How Do You Take Your Coffee, One Lump or Ten?

Question: How much sugar is too much sugar? How do you even measure too much? Is it in grams, teaspoons, tablespoons, or spoonfuls (which I believe helps the medicine go down)?

I was at a certain restaurant chain this morning eating my second breakfast when two men came in for coffee. This is the exchange I heard between them.

Man 1: How do you take your coffee?
Man 2: Eight sugars and a creamer.

Did I hear this correctly? Eight sugars and a creamer? Uh-uh, I misheard, right?!

Man 1: (Very matter-of-fact) Eight sugars and a creamer?
Man 2: Yeah, eight sugars and a creamer.

Yep, I heard that correctly.

Honestly, before hearing this, I couldn’t have told you how much sugar is too much. I typically just recommend minimizing or eliminating the intake of added sugar, i.e., adding packets, teaspoons, or “pumps”.

So, what’s the answer to how much sugar is too much? Answer: Well, it depends. (Don’t you hate that?) But to keep it simple, let’s overlook a person’s genetics, activity level, carbohydrate sensitivity, and whatever other factors are in play. We’ll use “Average American”, or AA for short.

AA consumes . . . no, wait, let’s begin with what AA “should” consume. According to the USDA, AA should consume no more than 10 teaspoons (40g) per day.

Okay, so how much does AA consume? Guess. C’mon, guess. Close. AA consumes 34 teaspoons (136g) of added sugar per day. Thirty-four seems like a lot, but I was thinking, how many tablespoons is that? A little over eleven. Four tablespoons equal a quarter cup. That means AA, per day, consumes nearly three-quarter cups of sugar. I don’t care how poor your diet is. If I put three-quarter cups of sugar in front of you and said to consume it by day’s end, you’d [hopefully] say that ain’t right.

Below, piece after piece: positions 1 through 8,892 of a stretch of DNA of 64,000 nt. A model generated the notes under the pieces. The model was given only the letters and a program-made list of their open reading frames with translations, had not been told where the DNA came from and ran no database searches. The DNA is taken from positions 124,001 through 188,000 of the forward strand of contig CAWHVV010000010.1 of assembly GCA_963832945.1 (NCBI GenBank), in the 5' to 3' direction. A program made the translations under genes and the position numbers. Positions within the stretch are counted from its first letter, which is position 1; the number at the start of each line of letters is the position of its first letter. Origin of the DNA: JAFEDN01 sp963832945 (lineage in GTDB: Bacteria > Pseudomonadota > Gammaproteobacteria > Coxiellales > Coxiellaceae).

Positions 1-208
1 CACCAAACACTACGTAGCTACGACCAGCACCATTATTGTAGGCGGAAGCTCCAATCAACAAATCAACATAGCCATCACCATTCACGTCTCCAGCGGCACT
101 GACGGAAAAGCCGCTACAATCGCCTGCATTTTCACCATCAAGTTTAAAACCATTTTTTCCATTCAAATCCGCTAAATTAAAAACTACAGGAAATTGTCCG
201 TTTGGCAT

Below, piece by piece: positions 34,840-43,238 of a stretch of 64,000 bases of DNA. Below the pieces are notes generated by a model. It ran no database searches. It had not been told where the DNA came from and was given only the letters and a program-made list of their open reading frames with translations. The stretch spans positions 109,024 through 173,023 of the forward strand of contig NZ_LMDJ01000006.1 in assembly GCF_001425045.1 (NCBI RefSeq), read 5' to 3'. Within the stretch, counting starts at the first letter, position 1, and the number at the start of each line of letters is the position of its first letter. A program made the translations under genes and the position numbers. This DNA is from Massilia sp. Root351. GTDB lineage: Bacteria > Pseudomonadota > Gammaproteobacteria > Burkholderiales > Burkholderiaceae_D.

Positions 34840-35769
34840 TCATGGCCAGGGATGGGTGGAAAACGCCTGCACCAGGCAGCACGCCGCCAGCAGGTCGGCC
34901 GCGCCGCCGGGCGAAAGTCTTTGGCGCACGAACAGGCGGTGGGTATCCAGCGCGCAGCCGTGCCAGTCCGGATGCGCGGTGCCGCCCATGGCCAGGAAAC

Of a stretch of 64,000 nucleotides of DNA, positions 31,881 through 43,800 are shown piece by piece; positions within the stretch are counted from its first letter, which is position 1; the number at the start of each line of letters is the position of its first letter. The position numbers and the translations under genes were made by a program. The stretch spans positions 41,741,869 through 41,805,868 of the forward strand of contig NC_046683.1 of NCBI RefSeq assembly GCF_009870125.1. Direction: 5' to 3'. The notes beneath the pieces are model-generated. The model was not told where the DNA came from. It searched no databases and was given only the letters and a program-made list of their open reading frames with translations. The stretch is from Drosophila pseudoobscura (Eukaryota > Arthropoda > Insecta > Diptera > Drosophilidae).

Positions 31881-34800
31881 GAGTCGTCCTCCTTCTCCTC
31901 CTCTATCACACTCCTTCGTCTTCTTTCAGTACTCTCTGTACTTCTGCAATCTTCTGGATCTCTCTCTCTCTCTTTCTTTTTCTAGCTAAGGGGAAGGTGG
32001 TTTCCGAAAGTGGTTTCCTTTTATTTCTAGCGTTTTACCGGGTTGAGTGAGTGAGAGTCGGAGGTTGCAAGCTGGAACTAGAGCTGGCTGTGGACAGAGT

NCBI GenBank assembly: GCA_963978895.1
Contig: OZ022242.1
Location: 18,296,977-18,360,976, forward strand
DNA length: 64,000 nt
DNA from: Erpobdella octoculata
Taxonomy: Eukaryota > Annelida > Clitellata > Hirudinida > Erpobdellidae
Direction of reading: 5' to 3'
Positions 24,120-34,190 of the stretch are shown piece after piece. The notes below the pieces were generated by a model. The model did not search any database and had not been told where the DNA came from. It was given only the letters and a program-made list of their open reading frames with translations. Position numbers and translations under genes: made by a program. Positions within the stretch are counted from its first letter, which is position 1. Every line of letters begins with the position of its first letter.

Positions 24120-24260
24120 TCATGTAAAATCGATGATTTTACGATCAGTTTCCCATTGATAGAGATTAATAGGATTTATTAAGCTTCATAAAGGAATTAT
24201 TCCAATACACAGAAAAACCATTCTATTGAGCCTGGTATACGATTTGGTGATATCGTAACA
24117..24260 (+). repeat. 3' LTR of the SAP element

For this post, I’m gonna pretend you’re like, “So what. What’s so bad about sugar?”

Chronic high-sugar intake reduces the body’s ability to handle carbs. This can lead to, at best, love handles and, at worst, full-blown diabetes. What’s so bad about diabetes?

Diabetes has been linked to the following:

  • Premature aging (The average life-expectancy of a diabetic is two-thirds that of a non-diabetic.)
  • Cancer
  • Retinopathy (mild vision problems to blindness)
  • Alzheimer’s
  • Vascular disease
  • Erectile dysfunction (uh, men)
  • Kidney disease
  • Joint pain and arthritis

That’s some ugly stuff, yeah?

So, how does one avoid added sugar. The simplest [and best] option is to eat a diet rich in lean proteins, colorful fruits and veggies, complex or “smart” carbs, and healthy fats. A next better option may be to read food labels and begin minimizing or eliminating foods that have additional sugars, e.g., sucrose, corn syrup, honey, cane sugar, high-fructose corn syrup, and maple sugar.

If you know me at all, I still enjoy the occasional food that has added sugar. And I encourage clients to continue to enjoy the occasional food as well. But EIGHT packets of sugar in your coffee? (Admittedly, I wanna try it. I’m too curious to know what that tastes like!) But, hey, I never asked this man his goals. His goal may be to not see, walk, or “perform” in the bedroom. If so, go for it!

Question: Have you any idea how much added sugar you consume daily?  What are some of the greatest offenders?  Can you think of a way to minimize, substitute, or altogether eliminate them?